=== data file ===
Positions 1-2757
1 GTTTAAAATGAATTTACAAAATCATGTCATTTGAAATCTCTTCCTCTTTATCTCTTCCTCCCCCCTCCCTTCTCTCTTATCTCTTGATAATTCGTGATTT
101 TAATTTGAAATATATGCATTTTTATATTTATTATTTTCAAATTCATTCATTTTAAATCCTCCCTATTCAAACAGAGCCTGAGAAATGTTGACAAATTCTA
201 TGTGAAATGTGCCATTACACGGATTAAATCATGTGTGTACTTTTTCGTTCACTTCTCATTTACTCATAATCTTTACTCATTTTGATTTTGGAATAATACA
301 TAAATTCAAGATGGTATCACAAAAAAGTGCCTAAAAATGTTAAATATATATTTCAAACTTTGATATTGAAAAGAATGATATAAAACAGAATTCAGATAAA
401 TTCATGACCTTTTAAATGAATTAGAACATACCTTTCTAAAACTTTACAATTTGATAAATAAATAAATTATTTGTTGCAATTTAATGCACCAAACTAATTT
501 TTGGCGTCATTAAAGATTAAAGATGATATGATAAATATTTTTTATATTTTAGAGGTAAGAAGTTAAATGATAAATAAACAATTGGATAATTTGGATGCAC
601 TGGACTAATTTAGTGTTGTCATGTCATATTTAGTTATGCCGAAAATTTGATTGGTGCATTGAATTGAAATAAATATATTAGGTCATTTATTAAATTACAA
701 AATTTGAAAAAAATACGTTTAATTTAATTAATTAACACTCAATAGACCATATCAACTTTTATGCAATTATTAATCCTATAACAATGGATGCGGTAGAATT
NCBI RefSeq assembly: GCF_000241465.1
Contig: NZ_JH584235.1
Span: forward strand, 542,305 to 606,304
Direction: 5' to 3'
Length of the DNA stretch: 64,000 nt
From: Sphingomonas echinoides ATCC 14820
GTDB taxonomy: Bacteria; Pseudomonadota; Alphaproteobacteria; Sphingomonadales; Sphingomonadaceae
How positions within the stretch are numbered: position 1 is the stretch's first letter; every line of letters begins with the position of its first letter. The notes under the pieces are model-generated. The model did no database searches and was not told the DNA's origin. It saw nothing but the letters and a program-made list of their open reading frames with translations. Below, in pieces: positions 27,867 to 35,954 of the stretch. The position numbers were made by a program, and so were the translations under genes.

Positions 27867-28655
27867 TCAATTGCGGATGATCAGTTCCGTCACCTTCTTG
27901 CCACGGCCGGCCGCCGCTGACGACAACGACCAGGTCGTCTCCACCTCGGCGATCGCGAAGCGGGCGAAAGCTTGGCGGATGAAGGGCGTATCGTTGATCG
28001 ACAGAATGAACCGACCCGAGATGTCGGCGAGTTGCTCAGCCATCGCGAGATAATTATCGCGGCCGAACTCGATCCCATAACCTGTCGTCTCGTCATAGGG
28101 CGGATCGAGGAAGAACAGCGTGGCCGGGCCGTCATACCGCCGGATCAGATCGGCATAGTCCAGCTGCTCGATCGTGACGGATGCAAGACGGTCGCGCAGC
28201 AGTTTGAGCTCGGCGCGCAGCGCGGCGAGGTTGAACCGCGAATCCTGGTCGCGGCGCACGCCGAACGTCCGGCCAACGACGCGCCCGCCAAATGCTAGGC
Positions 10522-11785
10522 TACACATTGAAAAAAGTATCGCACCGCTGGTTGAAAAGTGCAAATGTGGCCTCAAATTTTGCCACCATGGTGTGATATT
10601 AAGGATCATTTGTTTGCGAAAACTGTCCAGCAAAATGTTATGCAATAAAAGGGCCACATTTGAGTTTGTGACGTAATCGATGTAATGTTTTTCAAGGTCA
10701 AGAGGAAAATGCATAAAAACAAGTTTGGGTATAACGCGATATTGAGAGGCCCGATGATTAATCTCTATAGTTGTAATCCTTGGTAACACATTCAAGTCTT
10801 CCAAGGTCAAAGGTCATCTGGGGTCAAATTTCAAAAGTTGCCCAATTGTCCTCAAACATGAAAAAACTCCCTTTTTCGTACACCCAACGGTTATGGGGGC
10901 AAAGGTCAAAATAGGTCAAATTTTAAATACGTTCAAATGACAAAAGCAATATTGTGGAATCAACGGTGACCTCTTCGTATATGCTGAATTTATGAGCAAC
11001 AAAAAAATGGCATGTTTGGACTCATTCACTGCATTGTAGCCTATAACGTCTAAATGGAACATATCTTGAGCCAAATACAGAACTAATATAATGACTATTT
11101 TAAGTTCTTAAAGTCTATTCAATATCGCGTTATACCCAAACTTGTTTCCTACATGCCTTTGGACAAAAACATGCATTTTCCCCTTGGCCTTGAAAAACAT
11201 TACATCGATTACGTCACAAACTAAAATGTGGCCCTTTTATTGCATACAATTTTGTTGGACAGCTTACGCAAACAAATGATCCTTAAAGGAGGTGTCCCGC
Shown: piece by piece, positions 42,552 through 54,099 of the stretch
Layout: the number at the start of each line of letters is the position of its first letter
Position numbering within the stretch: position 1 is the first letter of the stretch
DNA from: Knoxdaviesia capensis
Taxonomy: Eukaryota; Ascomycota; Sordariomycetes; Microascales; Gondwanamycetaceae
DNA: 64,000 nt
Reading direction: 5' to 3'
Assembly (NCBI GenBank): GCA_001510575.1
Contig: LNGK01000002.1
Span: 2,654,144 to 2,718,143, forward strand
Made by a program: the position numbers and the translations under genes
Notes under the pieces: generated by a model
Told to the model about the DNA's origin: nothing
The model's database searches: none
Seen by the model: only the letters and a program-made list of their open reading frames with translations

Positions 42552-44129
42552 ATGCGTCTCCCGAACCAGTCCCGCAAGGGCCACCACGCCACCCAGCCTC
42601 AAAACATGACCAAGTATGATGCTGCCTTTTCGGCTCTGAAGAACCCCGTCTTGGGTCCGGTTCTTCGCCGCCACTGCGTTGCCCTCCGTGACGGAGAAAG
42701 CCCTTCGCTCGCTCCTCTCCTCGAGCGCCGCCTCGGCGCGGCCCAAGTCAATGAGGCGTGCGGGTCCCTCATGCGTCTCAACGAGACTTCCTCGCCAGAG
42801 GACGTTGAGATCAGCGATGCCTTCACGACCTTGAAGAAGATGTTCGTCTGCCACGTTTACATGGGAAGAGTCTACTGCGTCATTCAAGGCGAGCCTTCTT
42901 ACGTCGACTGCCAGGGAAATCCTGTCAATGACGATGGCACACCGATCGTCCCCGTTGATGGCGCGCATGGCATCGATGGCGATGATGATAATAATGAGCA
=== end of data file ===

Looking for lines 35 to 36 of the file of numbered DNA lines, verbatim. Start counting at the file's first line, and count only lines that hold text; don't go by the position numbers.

Position numbering within the stretch: position 1 is the first letter of the stretch
DNA from: Knoxdaviesia capensis